Small consortia 'viable if risk shared'

'Best practice' council for GP consortia calls for learning networks.

Dr Amit Bhargava: consortia covering 40,000 patients are viable (NHS Alliance)
Dr Amit Bhargava: consortia covering 40,000 patients are viable (NHS Alliance)

The size of GP consortia will not be important as long as risk is shared among neighbouring groups, a new commissioning council has concluded.

In its first meeting, the NHS Alliance's 'Commissioning Federation Council' discussed how to manage the move from PCTto GP-led commissioning.

The council is comprised of 24 GPs and clinicians, and includes both practice-based and PCT commissioners.

Its chairman, West Sussex GP Dr Amit Bhargava, said consortia covering as few as 40,000 patients could function if they shared financial risk with neighbouring groups, but a population of 100,000 was 'more manageable'.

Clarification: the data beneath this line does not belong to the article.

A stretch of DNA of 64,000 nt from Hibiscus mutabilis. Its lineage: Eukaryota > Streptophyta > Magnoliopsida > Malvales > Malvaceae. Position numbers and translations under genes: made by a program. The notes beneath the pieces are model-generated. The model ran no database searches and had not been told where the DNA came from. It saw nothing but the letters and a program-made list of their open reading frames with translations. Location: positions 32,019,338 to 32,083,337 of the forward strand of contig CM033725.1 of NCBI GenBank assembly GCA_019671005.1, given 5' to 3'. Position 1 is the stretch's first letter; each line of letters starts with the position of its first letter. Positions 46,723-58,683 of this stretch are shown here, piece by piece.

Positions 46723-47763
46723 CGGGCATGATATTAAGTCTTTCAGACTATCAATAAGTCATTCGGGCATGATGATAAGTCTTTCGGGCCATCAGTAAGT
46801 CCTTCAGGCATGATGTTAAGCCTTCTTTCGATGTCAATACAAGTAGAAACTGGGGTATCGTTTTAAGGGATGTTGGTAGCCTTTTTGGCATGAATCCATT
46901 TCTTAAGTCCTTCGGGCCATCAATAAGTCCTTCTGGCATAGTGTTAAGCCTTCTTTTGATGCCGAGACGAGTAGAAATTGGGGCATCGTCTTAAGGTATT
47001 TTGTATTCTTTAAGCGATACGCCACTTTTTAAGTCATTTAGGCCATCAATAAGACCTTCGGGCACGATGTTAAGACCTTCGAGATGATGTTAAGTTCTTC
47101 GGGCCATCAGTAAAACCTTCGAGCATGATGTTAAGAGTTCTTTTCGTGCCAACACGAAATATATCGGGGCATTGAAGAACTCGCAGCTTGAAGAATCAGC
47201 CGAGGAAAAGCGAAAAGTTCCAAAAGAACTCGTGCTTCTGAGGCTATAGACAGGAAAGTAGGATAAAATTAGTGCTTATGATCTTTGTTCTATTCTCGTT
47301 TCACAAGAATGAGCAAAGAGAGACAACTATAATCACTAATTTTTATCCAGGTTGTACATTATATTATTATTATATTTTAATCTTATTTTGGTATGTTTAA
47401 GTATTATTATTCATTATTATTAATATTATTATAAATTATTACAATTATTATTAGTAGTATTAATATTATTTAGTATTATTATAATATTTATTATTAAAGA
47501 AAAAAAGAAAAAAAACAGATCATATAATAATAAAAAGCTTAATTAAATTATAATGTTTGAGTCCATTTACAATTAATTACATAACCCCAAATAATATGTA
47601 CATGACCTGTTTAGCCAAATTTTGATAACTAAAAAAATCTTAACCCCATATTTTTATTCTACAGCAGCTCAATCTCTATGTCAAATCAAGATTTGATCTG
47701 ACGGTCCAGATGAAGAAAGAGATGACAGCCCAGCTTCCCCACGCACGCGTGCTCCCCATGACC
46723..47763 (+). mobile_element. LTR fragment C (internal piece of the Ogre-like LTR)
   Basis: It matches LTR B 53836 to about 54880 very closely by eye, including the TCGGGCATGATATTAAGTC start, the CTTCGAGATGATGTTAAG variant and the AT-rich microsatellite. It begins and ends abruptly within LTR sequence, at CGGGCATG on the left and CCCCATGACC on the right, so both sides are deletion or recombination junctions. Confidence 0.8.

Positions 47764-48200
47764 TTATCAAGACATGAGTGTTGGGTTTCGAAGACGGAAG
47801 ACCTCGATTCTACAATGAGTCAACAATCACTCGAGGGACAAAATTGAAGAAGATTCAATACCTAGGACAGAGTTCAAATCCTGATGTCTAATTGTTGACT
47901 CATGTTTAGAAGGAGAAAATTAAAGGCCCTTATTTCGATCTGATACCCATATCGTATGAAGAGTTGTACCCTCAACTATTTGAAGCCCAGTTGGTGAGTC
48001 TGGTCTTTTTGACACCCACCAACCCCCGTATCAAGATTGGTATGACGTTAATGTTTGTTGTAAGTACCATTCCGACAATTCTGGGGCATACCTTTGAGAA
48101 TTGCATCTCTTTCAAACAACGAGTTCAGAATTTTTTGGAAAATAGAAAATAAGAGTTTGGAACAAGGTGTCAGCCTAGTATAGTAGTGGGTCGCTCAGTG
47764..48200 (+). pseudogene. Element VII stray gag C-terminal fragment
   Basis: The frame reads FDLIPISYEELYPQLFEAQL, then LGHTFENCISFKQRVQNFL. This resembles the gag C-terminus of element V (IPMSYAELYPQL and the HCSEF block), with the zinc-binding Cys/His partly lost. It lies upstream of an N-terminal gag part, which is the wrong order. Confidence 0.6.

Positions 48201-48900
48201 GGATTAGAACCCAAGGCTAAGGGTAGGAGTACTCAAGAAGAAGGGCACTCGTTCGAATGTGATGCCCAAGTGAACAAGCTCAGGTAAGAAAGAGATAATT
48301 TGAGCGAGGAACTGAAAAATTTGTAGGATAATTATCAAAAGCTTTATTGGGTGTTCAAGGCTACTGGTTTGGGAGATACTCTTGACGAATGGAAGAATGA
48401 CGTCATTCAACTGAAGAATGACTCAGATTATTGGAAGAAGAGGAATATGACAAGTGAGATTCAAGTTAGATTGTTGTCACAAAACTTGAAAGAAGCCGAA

About 500 consortia would be required across England if each covered 100,000 patients.

'There was a lot of talk about size,' Dr Bhargava said.

'Size is important but not as much as how you stratify risk. By collaborating, you can stratify risk so smaller consortia can function.'

Health secretary Andrew Lansley has refused to say what size consortia should be, but many experts say small consortia will be inherently unstable.

RCGP chairman Professor Steve Field said last month that just 'a few expensive patients' could cause a small consortium to overspend, and former DoH commissioning chief Mark Britnell has said they must be 'at least the size of PCTs'.

Dr Bhargava said the council felt consortia must be 'leaner (organisations) than we have ever seen before', if GP-led commissioning was to get off the ground and make efficiency savings.

'Learning networks' would be crucial to developing consortia, said Dr Bhargava. 'We need to avoid reinventing the wheel over and over again,' he said.

The federation's council will meet about four times a year and work with influential DoH figures such as England's national director for improvement and efficiency Jim Easton and NHS medical director Professor Sir Bruce Keogh.

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